Prognostic factors of survival rate in oral squamous cell carcinoma: Clinical, histologic, genetic and molecular concepts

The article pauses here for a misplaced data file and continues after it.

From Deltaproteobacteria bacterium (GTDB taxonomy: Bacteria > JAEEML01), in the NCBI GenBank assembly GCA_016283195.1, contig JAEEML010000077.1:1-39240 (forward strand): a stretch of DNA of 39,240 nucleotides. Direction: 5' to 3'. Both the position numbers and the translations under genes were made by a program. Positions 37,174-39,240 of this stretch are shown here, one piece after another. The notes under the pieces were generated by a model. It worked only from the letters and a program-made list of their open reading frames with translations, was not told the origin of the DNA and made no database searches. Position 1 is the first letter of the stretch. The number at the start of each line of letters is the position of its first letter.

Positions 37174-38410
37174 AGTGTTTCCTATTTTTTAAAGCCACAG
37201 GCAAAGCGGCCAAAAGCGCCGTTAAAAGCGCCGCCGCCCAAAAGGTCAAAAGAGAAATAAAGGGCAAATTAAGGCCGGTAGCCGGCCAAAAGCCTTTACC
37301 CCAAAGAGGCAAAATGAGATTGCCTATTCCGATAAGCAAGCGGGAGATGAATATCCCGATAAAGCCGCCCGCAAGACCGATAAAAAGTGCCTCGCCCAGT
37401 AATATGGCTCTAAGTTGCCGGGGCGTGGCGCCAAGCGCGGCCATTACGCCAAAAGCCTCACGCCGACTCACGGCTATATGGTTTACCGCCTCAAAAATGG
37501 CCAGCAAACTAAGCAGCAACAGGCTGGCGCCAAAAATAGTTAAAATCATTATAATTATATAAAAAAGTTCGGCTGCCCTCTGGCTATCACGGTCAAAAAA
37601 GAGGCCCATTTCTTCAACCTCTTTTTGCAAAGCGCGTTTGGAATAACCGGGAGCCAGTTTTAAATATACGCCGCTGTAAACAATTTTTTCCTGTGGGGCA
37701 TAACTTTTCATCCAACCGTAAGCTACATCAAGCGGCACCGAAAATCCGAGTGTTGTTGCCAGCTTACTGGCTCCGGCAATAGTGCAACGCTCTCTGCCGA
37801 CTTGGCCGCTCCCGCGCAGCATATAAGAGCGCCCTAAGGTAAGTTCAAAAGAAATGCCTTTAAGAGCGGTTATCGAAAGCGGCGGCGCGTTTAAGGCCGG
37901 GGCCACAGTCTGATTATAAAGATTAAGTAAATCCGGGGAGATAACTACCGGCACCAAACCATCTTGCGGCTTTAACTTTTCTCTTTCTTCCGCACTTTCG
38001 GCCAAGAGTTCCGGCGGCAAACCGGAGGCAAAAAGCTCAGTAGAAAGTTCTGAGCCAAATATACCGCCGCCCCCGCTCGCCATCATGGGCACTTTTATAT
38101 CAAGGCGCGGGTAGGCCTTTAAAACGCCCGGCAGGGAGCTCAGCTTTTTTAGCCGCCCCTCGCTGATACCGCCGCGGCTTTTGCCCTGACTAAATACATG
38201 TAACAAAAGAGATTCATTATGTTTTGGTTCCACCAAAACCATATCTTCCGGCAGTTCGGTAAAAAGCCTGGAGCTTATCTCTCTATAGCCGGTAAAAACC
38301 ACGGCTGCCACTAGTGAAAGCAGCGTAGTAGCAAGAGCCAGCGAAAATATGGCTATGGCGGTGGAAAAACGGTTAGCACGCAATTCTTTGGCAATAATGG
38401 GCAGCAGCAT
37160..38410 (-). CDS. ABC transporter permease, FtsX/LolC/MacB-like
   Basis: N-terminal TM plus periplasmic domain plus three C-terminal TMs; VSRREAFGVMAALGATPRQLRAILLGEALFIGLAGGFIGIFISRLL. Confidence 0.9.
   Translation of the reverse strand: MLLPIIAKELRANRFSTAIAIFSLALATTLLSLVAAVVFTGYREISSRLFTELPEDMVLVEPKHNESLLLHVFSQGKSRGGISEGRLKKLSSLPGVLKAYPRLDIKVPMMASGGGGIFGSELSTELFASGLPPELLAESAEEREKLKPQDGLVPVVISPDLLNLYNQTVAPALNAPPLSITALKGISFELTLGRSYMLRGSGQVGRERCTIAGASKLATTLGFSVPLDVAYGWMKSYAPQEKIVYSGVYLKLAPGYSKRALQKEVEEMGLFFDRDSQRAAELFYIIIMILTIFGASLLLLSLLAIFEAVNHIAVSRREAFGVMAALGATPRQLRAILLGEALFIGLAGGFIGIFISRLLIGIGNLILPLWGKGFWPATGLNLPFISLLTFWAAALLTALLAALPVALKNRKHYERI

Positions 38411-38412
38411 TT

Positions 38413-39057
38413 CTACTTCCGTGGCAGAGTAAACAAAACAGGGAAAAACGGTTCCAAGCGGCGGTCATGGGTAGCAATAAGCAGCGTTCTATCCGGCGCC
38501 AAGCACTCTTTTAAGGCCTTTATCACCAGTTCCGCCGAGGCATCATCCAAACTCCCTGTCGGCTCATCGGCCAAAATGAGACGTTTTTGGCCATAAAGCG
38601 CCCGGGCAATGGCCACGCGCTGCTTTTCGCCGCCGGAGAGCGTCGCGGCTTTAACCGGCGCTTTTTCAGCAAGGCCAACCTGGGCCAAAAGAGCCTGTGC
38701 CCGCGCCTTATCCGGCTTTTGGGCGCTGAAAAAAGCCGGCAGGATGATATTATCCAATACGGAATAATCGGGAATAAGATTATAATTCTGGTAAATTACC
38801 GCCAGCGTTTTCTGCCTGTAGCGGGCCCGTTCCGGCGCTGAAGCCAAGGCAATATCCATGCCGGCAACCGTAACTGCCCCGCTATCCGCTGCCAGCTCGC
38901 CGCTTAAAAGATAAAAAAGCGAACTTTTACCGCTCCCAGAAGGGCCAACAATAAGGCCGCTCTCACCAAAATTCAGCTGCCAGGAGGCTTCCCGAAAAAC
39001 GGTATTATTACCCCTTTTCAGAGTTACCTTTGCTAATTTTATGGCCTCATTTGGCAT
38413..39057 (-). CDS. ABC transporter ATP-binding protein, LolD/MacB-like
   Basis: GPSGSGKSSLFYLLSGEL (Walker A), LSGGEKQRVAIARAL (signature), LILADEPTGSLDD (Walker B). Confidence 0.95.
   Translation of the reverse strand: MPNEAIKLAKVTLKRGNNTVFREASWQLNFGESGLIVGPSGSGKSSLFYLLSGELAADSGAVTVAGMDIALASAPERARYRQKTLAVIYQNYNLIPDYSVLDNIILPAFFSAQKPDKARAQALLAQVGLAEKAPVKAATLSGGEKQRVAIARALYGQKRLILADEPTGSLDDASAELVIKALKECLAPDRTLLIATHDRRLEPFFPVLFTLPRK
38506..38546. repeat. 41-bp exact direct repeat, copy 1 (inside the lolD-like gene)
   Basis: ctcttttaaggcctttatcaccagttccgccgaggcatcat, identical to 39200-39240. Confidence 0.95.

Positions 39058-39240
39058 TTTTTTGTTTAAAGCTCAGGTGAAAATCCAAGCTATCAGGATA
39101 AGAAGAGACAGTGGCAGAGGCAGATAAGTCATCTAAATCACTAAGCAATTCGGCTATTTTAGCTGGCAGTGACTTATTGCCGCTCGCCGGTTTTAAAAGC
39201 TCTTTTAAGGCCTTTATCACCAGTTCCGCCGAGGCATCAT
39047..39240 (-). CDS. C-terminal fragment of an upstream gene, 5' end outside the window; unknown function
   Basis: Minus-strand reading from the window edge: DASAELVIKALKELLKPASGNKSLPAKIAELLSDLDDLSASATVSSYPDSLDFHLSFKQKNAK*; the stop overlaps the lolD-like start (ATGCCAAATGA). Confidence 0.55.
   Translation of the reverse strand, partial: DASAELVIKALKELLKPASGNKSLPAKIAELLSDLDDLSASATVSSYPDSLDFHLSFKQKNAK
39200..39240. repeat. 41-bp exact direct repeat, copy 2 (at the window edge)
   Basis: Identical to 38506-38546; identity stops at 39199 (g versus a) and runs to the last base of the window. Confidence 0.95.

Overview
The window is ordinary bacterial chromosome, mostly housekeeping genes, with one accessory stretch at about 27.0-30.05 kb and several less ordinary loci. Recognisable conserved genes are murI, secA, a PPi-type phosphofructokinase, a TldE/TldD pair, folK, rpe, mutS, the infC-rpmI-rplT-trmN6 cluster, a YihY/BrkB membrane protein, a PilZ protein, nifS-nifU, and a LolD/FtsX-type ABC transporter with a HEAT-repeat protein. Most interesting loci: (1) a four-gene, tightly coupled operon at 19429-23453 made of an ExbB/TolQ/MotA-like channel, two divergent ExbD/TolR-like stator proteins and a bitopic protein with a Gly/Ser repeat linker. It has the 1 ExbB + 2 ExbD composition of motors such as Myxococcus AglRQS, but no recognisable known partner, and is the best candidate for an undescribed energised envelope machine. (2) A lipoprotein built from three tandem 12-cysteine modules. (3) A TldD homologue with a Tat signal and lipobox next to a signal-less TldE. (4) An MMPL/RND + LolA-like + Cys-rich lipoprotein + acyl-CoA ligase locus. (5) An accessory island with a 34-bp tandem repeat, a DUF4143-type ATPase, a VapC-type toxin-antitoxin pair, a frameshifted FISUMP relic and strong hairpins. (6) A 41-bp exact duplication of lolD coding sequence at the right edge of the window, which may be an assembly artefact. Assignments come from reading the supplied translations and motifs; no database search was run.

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© 2015, Academy of Medical Sciences of I.R. Iran. All rights reserved. Background: oral squamous cell carcinoma (OSCC) represents 95% of all forms of head and neck cancers. The five-year survival rate of OSCC patients has been reported approximately 50%, which is not satisfactory despite new treatment modalities. The aim of the current review is to present factors (histologic, clinical, genetic and molecular biomarkers) correlated with survival rate in OSCC patients. Methods: A web-based search for all types of articles published was initiated using MEDLINE/PUBMED. The search was restricted to articles focusing on relevant clinical, histologic, genetic and molecular factors of survival rate in OSCC and presenting new concepts in this field. Results: Mode of invasion, presence of lymph node metastasis, extra-capsular spread, surgical margins and invasive tumor front grade are clinical and histologic parameters, which are strongly associated with survival rate. Focusing on selected proteins, wide range of molecular markers and gene alterations involving in cell cycle regulation, apoptosis, cell migration, cell adhesion and tumor microenvironment have been documented.Among well-known molecular markers ,cyclin dependent kinase, survivin, CD44, BUBR1, and heat shock proteins (27,70) can be considered as independent prognostic factors of survival rate. Conclusion: The identified prognostic factors imply a relatively comprehensive understanding of factors related to survival rate in OSCC patients, and provide an additional tool for selecting patients who need more aggressive treatment design.